Iraqi teachers brave bombs to set up trade union with British support
it is easy for British teachers to take their unions for granted. Less so for teachers in Iraq, who were once tortured and executed by Saddam Hussein's regime for saying the wrong thing in front of their pupils and who still face daily mortar attacks.
Ten members of the Iraqi Teachers' Union have spent a fortnight in the UK and hope the experience can help them rebuild an education system crippled by years of war and oppression.
Among them was Mohamed Seed Hatem, a 38-year-old Arabic teacher who was imprisoned for nine years. He said: "With Saddam you had to be very careful what you said in class because if the pupils were the children of party leaders they could pass on what you said. Teachers were constantly under surveillance and the pay was down to $3 (pound;1.50) a month. We have many disruptions now because of the violence but there is hope. Attending school is a slap in the face for terrorism, a defiance."
The teachers have been guests in the UK of the NASUWT teachers' union. An Iraqi teachers' union existed during Saddam's regime, but was controlled by the state and only open to members of the ruling Ba'ath party.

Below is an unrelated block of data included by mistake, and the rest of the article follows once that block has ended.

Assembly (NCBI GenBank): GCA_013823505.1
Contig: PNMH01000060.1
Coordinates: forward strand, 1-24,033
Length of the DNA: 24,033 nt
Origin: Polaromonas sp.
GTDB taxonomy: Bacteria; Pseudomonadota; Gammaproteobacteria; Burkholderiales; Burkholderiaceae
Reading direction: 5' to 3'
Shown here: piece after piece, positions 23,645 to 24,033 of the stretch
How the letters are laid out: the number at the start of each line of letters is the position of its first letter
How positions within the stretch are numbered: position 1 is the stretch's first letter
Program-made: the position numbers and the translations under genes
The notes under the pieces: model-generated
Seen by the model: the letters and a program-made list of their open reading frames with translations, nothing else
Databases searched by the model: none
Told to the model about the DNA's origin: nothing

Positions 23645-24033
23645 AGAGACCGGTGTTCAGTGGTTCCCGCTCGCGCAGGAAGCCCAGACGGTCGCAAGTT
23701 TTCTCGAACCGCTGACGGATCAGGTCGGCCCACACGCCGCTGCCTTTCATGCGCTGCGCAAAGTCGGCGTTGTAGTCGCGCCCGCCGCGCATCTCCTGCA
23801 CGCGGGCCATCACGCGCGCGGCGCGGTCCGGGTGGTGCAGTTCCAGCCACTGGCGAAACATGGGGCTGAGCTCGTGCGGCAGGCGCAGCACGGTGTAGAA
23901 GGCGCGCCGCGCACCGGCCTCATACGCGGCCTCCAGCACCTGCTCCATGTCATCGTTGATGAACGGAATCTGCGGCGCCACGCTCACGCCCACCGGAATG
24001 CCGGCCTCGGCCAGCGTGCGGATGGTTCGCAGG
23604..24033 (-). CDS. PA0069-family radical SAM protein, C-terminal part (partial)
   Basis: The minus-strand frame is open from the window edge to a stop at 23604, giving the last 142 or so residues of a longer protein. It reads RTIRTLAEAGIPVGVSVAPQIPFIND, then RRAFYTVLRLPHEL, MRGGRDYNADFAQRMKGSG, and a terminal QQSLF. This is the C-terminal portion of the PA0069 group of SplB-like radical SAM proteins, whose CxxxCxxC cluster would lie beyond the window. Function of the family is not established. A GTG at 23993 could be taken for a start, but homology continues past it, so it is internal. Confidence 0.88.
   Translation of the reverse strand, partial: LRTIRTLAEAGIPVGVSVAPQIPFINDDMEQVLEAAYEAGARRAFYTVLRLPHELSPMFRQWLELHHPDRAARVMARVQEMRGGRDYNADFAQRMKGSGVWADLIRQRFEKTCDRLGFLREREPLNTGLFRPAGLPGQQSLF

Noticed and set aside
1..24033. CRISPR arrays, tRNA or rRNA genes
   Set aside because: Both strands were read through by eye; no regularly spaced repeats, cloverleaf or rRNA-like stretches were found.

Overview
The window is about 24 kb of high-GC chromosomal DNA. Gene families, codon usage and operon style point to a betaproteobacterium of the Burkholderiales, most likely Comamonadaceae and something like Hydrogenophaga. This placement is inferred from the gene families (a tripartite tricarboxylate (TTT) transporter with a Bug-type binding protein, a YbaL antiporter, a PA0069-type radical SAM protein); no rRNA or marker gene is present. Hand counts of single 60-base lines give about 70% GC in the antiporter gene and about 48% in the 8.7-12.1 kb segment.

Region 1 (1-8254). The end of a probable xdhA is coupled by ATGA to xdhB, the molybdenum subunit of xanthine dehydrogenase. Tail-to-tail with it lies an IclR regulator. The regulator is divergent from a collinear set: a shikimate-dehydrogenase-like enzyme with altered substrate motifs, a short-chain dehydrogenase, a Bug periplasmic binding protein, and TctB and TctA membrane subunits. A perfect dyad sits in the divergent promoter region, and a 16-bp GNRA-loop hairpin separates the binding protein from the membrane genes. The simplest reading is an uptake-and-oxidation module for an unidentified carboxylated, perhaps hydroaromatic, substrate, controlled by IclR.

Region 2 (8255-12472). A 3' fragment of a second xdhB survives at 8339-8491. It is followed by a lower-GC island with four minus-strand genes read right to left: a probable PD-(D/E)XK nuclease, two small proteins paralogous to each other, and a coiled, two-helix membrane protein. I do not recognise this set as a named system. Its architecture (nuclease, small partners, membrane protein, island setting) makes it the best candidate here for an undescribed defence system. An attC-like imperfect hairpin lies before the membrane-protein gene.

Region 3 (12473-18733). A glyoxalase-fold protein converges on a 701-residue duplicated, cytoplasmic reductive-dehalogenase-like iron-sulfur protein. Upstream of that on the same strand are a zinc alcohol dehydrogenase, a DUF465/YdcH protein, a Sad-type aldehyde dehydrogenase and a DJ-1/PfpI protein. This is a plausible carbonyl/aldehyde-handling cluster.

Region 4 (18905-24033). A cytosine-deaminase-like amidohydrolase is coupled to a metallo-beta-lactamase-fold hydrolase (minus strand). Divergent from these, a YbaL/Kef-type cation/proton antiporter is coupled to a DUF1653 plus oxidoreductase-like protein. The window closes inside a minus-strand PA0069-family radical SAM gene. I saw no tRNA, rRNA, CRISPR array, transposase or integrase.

The new democratic union was set up after the Allied invasion in 2003, when thousands of teachers dismissed for opposing Saddam were offered their jobs back. Bushra Bashar Tlayyea, 42, whose husband died under torture by the Ba'athists in 1993, is the union's head of women's affairs.
She is working to introduce sport in 93 girls' schools - a potentially dangerous job as it is frowned on by local clerics.
"Building a union is critical to the identity of Iraq," she said. "When people join they do not see themselves as Sunni, Shia or Kurds. They see themselves as Iraqis, and above all, teachers."
Some Iraq schools continue to come under regular fire from rockets and need to plan their days around attacks. A pupil at a primary school in Baghdad was recently killed by a mortar round.
Its head, Khadim Nasser, 43, is a committee member of the union. Fighting back tears, he said: "I'm more afraid for the pupils than they are for themselves. My heart is in Iraq. I would rather be there doing my job than anything else."
Under fire, Magazine, page 14